Next is a Q & A Screening with Matthew Vaughn and Daniel Craig (29m:01s), recorded in London in September 2004. The segment is moderated by Dave Calhoun from Time Out magazine, and Vaughn and Craig field an assortment of strong questions, including the concerns of the "knives being out" on the move from producer to director. The Making of Layer Cake (05m:56s) is a quickie, with comments on the explanation of film's the title, but really not much time to go into any great detail on anything. This really should have been longer.
A set of 14 deleted scenes and two alternate endings runs just over 20 minutes, with the scenes available with optional commentary from Vaughn and Connolly. The deleted scenes are brief, none of which are especially key, but the two alternate endings offer dramatically different takes on the final moments. I prefer the one Vaughn went with on the finished product, but it is interesting to see what other possibilities existed.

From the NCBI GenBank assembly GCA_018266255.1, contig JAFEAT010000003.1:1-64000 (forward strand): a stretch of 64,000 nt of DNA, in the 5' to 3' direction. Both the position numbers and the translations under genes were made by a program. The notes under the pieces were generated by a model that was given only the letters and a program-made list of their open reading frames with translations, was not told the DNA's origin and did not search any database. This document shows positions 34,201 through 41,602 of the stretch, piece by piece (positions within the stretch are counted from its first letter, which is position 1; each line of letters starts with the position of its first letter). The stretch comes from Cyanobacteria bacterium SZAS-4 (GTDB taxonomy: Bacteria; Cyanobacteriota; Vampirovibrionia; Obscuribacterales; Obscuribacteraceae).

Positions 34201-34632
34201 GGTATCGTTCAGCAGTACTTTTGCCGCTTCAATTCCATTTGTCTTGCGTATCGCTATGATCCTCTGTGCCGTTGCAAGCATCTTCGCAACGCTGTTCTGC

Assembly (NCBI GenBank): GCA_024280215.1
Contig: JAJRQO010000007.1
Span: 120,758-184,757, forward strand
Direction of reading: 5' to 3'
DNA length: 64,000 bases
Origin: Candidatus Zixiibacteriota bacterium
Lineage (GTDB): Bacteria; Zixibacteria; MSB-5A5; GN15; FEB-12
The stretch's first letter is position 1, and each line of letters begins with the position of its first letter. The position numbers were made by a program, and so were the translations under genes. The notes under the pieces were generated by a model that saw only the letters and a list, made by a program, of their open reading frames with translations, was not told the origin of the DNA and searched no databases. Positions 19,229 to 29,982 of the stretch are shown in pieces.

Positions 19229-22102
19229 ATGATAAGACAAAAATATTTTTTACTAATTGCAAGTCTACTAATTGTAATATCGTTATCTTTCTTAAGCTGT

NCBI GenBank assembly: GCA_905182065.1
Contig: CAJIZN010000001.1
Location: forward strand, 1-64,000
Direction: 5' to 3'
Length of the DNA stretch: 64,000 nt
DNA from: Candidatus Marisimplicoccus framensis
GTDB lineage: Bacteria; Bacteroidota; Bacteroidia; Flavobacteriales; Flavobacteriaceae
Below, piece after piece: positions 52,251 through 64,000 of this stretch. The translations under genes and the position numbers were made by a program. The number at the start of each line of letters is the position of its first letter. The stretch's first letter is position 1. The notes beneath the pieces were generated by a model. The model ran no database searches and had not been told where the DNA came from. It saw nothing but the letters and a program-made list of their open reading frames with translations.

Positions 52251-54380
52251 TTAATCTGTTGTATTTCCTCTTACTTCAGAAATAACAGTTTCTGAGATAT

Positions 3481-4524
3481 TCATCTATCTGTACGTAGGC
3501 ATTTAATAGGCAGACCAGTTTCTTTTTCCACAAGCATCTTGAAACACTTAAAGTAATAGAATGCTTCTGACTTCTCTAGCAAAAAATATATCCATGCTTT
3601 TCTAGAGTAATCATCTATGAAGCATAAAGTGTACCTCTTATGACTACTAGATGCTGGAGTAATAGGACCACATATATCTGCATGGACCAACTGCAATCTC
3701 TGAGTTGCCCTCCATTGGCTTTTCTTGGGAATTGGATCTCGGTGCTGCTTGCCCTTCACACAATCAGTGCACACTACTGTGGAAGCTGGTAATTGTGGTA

A couple of storyboard comparisons runs just over four minutes, with the finished scene running in the lower right corner, and a section of poster explorations offers 24 examples of different designs. The disc is cut into 19 chapters, with optional subtitles in English, Chinese, French, Korean or Thai.
Extras Grade: B
Final CommentsHere's a rough and tumble British gangster flick in the tradition of Guy Ritchie, which should not be all that surprising considering first time director Matthew Vaughn served as Ritchie's producer. Vaughn's film is intentionally less funny than those, but with the same violent, serpentine plot full of colorful and explosive small time thugs.